From his first “y'all,” new Cal football coach Sonny Dykes' southern roots were obvious, but he said all the right things at the annual Bay Area college football media day in San Francisco on Monday.
“Southerners think they invented football and they're the only ones playing it,” Dykes said at one point. “But when I look at the NFL rosters, I see a lot of names from this conference.”
Later he named the reasons for coming to Cal: Great area, beautiful campus, great school and a commitment to football as shown by the dramatic remodel of historic Memorial Stadium. Southern schools are not known for educating athletes, but Dykes also professed to see an advantage in Cal's high-academic standing.
“I've found that players who are strongly motivated academically carry that motivation over to football,” he said.
The one note of negativity he uttered was when he noted that his team was very young and the schedule is generally rated the third toughest in the country.
“That's not usually a recipe for success,” he said.
As a longtime observer of Cal football, I know how difficult it is to sustain success in football because other conference schools don't have the commitment to academics that Cal generally has, though there's been a decline recently. USC, a consistent football power, is a notorious “two-track” school, and athletes often choose the lower track. Oregon, which has had some great teams lately, is a mediocre academic school.
My guess is that Dykes won't be expected to have great success immediately, but is expected to have more exciting teams because of his offensive scheme, which led the nation in both scoring and total offense last season.
His offensive success will depend on the quarterback and Dykes said the spring workouts did nothing to separate Austin Hinder, the only one with collegiate game experience, redshirt freshman Zach Kline and true freshman Jared Goff. Dykes said he thought Hinder had strengthened himself, Kline had improved his accuracy and Goff had picked up the offense well, considering his lack of collegiate experience.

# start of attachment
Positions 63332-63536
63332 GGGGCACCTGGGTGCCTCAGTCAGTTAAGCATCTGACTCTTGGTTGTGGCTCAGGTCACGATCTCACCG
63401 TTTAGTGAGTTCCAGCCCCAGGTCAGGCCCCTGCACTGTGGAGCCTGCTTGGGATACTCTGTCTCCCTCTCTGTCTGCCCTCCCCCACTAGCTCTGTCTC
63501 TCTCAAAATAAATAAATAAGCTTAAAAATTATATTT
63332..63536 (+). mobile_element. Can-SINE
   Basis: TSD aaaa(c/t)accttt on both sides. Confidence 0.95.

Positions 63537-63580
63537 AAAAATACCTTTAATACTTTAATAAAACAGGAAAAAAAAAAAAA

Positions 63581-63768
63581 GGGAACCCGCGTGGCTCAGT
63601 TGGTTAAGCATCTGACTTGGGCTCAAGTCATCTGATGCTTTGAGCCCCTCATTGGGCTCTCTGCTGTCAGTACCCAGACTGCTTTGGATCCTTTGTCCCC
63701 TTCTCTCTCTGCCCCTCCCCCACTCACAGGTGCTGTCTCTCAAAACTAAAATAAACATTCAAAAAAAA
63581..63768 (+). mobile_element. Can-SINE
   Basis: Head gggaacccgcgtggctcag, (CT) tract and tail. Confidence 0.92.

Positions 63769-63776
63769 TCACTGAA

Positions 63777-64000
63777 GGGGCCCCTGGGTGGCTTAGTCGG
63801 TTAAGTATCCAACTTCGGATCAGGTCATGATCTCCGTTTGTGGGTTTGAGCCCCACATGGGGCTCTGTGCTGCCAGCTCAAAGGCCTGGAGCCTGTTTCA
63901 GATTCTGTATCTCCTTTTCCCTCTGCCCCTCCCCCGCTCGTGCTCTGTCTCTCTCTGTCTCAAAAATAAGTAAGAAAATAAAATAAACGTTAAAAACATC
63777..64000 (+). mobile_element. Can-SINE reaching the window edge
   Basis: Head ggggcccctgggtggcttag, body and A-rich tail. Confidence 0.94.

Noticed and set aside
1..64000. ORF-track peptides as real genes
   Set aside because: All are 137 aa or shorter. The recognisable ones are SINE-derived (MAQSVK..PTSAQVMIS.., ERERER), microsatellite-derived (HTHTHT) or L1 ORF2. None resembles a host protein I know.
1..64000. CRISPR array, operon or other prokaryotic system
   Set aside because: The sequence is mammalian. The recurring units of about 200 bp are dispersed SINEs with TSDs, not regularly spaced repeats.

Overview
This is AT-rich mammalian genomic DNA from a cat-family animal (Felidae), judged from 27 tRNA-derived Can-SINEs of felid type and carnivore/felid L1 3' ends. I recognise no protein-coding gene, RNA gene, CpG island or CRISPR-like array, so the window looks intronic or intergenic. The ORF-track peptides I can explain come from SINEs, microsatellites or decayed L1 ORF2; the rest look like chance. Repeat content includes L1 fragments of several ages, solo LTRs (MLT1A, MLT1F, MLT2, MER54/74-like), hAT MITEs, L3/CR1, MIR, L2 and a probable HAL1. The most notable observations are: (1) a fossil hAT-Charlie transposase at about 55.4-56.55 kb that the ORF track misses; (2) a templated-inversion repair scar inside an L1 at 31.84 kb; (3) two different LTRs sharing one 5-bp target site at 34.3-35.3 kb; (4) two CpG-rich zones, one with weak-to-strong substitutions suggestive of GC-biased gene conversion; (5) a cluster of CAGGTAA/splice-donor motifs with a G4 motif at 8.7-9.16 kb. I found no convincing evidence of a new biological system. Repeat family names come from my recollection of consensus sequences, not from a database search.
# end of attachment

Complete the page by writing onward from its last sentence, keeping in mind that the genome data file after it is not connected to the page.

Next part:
As the old saying goes, if you have three quarterbacks, you don't really have one. Dykes hopes to name a starter quickly, no later than two weeks into practice and hopefully sooner. Goff seems the most physically talented of the group, but it may be asking too much of a true freshman to be the team leader, especially with so much youth around him.
Dykes also hopes to get much more out of running back Brendan Bigelow, who had a spectacular game against Ohio State last season but saw only sporadic action after that. Though coach Jeff Tedford never said this publicly, many close to the team thought Bigelow didn't know much of Tedford's complex offense.
Dykes said he'd heard the same thing.
“That's why we try to keep our offense relatively simple,” he said. “After we've practiced for awhile, players should know how to respond to different situations.”
There's no question the pressure is on Dykes to produce an exciting team to bring fans into the stadium, but he shows no sign of worrying about that. Which is probably a sign that he's the right man for the job.
Aug. 31 vs. Northwestern 7:30 p.m.
Sept. 7 vs. Portland St. 2 p.m.
Sept. 14 vs. Ohio St. 4 p.m.
Sept. 28 at Oregon TBA
Oct. 5 vs. Washington St. TBA
Oct. 12 at UCLA TBA
Oct. 19 vs. Oregon St. TBA
Oct. 26 at Washington TBA
Nov. 2 vs. Arizona TBA
Nov. 9 vs. USC TBA
Nov. 16 at Colorado TBA
Nov. 23 at Stanford TBA